Protection. Inventors are deathly afraid of a company stealing their idea and ripping them off. In truth, they really needn’t be so concerned. A little protection goes a long way. Filing for a provisional patent application is the single most efficient way to protect yourself; it is inexpensive but effective. In my twenty-five years of experience, I have never felt threatened that a company was going to steal my idea. I actually don’t think it happens very often in general, either. It’s much more important for you to get moving and push your product out there.
Why would a company refrain from ripping off your product? It’s bad publicity, for one. And in today’s world, companies are increasingly looking for outside ideas. It’s a trend that’s been named “open innovation”, and it is occurring more and more frequently. Businesses have few funds for research and development departments; they need to reach out to the inventor community to keep up with competition. It’s an exciting environment.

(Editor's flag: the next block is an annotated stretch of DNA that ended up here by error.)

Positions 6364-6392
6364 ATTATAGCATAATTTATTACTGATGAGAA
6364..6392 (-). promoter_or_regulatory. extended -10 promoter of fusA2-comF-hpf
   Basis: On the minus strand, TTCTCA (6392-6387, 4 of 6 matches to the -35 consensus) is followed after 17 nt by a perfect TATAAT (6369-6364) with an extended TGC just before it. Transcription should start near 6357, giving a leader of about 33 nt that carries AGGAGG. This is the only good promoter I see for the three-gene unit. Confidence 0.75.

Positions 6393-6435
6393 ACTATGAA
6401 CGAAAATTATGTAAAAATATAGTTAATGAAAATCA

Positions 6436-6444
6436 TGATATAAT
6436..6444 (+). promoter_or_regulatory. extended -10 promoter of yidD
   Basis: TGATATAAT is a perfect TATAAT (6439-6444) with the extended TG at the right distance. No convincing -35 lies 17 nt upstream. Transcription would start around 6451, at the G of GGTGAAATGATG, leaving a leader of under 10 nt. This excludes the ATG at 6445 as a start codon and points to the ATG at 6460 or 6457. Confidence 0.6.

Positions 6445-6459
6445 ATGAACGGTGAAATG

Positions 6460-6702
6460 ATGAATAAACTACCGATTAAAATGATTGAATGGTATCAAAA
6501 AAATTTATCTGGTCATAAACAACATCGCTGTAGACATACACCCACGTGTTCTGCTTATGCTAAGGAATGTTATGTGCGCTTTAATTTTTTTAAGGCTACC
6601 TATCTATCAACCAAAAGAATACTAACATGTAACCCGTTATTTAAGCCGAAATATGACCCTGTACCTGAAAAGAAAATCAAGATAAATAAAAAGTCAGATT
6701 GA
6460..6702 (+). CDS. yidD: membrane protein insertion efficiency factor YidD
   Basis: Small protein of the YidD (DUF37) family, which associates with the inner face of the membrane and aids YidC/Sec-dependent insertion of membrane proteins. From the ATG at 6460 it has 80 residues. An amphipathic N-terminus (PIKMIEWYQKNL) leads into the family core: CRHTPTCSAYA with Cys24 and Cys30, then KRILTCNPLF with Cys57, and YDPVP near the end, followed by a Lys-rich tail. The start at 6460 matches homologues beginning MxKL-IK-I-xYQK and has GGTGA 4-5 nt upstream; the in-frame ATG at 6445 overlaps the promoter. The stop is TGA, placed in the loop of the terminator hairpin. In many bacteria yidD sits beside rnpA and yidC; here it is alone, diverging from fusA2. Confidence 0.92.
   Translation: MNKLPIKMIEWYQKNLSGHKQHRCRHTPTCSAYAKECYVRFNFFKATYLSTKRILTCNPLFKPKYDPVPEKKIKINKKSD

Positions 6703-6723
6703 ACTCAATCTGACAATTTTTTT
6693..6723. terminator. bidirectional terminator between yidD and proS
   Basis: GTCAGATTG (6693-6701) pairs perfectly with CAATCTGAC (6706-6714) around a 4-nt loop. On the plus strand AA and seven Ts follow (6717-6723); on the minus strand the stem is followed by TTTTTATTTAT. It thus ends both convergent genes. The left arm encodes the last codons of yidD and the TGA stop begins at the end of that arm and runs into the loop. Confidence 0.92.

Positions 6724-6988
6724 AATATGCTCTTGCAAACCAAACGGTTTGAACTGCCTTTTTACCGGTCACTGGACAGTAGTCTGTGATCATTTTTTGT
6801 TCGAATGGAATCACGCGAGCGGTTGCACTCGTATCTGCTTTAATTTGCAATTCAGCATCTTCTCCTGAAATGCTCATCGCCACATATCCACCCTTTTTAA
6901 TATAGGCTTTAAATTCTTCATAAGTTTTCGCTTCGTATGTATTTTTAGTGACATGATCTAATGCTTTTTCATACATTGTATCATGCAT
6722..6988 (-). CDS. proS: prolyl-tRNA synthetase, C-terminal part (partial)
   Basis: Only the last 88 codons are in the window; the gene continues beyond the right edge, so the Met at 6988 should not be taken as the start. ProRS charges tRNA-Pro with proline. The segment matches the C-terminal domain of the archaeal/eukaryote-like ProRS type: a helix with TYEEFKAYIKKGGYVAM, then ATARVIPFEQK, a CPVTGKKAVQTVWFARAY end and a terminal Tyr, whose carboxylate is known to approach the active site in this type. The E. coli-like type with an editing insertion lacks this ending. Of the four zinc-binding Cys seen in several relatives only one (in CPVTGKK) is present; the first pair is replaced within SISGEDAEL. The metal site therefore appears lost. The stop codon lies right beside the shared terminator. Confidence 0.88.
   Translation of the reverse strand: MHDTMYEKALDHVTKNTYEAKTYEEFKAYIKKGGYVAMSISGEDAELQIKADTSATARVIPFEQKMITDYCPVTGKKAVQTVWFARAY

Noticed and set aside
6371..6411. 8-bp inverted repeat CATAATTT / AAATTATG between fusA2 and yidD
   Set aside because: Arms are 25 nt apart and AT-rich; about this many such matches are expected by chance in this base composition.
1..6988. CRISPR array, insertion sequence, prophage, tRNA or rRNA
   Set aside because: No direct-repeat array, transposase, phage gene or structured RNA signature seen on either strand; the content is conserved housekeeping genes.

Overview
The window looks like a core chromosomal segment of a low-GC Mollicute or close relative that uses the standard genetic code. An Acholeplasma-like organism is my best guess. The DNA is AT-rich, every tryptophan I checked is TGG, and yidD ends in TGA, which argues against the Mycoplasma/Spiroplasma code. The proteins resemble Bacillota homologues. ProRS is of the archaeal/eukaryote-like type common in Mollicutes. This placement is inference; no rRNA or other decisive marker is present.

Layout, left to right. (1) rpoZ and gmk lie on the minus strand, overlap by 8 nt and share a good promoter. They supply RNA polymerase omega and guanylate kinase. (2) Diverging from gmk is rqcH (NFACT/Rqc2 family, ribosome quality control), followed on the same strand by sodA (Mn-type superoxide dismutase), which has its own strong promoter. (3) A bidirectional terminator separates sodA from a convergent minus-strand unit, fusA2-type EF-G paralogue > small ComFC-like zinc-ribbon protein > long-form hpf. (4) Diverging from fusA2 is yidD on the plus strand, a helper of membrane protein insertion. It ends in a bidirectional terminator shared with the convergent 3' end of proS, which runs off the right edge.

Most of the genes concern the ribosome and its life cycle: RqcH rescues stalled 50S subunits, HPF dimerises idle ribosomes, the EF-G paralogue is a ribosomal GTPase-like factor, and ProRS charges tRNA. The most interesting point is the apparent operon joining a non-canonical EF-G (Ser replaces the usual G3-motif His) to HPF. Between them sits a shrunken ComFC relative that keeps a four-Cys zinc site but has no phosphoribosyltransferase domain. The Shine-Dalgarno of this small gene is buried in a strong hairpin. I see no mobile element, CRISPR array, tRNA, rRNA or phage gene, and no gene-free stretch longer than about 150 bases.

You can create a more trustworthy environment with your potential partner by establishing yourself as a professional. There is a language and process you need to understand to gain validity and credibility. It’s not hard to learn, but it’s important. The information is readily available. A great way to come by it is to find and talk to someone who has been there before you, someone who has accomplished what you hope to.
Recognize that YOU’RE going to have to put in the work. Some inventors have confessed to me that they wish they could simply use an invention promotion to company to license their product for them. This is not a good strategy! In fact, I’ve never met anyone who has achieved success using one. There is, unfortunately, no magic pill, no single magic person or company that can bring your product to market for you. You are your best asset! And you have control over your own ideas.
inventRight – Helping you bring your ideas to market.
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Coming Up Next Week…
Hey, I’m rolling out nationally to 7 Eleven with my guitar picks.
Did I go through the corporate door in Dallas, TX? – No.
Did I need a unique patented idea? – No.
Did I have any prior experience selling at convenience stores? – No.
Am I loving life? – Hell No.
You better be careful what you wish for.
Learn the difference between licensing and manufacturing first hand.
Would I do it again? I guess you will have to listen in to find out.